The SF Giants will enter spring training with much of the lineup set in stone. That said, Giants manager Gabe Kapler has indicated that catcher will be an open competition (subscription required) according to Andrew Baggarly of The Athletic. This seems like a challenge to the incumbent, Joey Bart, but how realistic of a competition will the Giants actually have in camp?
Do the SF Giants have a legitimate open competition at catcher this spring?
Sure, Kapler is saying all the right things by openly declaring that catcher is an open competition. Bart has not necessarily earned the role with his performance.
In his first truly full season, the right-handed bat slashed .215/.296/.364 (86 OPS+) with 11 home runs, 25 RBI, and 34 runs in 291 plate appearances. This includes a 38.5 percent strikeout rate against an 8.9 percent walk rate.
Bart has struggled to find consistency at the plate. There were moments where it looked like he was about to breakout as he posted an .888 OPS in 62 plate appearances in August last year but he followed that up with a .480 OPS in 63 plate appearances in the final month of the season. These are small samples, but it highlights the roller coaster of a season it was for Bart.
Plus, Bart's defense graded out poorly last year. According to Baseball Prospectus' Catcher Defensive Adjustment (CDA), the 26-year-old was worth -3.2 CDA, which was the worst mark among Giants catchers. This was due in part to poor pitch framing, but his blocking and throwing were considered below average as well.
By the end of the season, Austin Wynns had become the preferred option for both Carlos Rodón and Logan Webb. The front office quietly searched for an upgrade at catcher this winter and inked Roberto Pérez to a minor league deal while trading for Blake Sabol, who is in camp as a Rule 5 pick.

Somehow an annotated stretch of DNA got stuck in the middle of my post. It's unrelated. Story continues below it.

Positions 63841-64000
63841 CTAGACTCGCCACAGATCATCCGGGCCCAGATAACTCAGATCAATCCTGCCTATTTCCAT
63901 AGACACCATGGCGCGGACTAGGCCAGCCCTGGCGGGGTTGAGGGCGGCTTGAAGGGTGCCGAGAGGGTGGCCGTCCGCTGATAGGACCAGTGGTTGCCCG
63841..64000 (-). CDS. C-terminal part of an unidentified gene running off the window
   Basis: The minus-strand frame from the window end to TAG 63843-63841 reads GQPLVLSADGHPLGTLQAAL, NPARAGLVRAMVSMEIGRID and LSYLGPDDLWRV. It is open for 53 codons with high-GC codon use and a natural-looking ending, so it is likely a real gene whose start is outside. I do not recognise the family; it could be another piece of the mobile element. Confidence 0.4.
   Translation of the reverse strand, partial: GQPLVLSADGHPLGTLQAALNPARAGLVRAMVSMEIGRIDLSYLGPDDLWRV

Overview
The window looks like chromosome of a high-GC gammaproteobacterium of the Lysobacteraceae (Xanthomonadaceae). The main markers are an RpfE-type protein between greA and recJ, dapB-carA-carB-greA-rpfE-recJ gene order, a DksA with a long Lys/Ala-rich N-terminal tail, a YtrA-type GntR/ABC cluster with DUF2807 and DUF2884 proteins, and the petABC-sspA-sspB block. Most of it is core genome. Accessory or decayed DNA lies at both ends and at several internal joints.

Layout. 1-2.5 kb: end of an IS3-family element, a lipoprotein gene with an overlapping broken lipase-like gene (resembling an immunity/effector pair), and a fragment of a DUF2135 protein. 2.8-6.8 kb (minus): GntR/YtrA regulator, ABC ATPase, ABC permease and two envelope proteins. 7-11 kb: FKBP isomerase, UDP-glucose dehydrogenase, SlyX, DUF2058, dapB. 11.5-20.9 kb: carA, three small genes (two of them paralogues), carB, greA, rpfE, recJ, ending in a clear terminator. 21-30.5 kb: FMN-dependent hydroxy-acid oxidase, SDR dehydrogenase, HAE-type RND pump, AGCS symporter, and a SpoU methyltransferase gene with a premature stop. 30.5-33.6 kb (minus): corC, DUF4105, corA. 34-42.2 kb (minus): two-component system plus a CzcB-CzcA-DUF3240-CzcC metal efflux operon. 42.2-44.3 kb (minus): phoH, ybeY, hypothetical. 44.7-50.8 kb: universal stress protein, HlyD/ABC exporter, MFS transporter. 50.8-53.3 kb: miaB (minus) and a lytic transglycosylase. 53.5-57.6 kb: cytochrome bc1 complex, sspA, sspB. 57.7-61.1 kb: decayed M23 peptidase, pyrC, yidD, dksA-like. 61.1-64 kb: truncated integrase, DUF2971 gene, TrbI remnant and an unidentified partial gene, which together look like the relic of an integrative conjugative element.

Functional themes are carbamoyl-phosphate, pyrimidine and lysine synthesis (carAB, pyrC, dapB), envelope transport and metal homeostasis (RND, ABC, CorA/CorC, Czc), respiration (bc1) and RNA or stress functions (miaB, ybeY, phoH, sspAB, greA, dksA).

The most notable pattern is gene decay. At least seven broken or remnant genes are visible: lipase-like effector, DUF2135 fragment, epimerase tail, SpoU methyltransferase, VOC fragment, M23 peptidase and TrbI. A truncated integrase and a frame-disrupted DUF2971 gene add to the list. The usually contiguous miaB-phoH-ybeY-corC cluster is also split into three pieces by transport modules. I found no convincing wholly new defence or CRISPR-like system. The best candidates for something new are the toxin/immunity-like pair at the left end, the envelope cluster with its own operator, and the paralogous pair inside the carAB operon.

Wynns remains in the organization as a depth option and he is joined by Patrick Bailey, Brett Cumberland, Andy Thomas, and Ricardo Genovés as non-roster invitees. The chances of any of these five making it onto the 40-man roster are not great.
That leaves Pérez, Sabol, Bart. The latter two options are the only two backstops on the 40-man roster, so they have the inside track. However, Pérez has the reputation as a strong defensive receiver so he brings something different to the table.
So, is there an open competition at catcher? Realistically, it will likely end up being some combination of Bart and Pérez as the two top catching options on the Opening Day roster. Pérez has only played in over 100 games just once in his nine major league seasons. This includes a stretch of only 97 games over the past three years.
Could Pérez push Bart for playing time? Absolutely. He has the defensive acumen that will appeal to Giants pitchers. Though, he has rarely produced with the bat. If Bart's bat struggles as well, Pérez could very well begin to see more playing time if his offensive contributions are comparable.
On the other hand, Sabol could make the Opening Day roster, but he only has 101 plate appearances above Double-A so it is a bit of an uphill battle. The Giants could begin the season with him on the roster. He is a left-handed-hitting catcher, meaning he would be a natural complement to either Bart or Pérez.
As a Rule 5 pick, Sabol will need to hit early and often to stick. He cannot be optioned to Triple-A without being exposed to waivers. If he gives the Giants leverage against right-handed pitching, it is possible that he carves out a role.
So, the open competition for catcher will likely be Bart, Sabol, and Pérez. Sabol has limited experience in the upper minors and Pérez has rarely been healthy enough to stay on the field. Either one could grab playing time in the early going with a strong camp.
However, it still feels like Bart has the inside track. They may be calling it an open competition, but it feels like that is a ploy to motivate Bart. The job is his to lose. He has not necessarily earned that, but it is hard to envision any other catcher being a definitively better alternative on paper at the moment.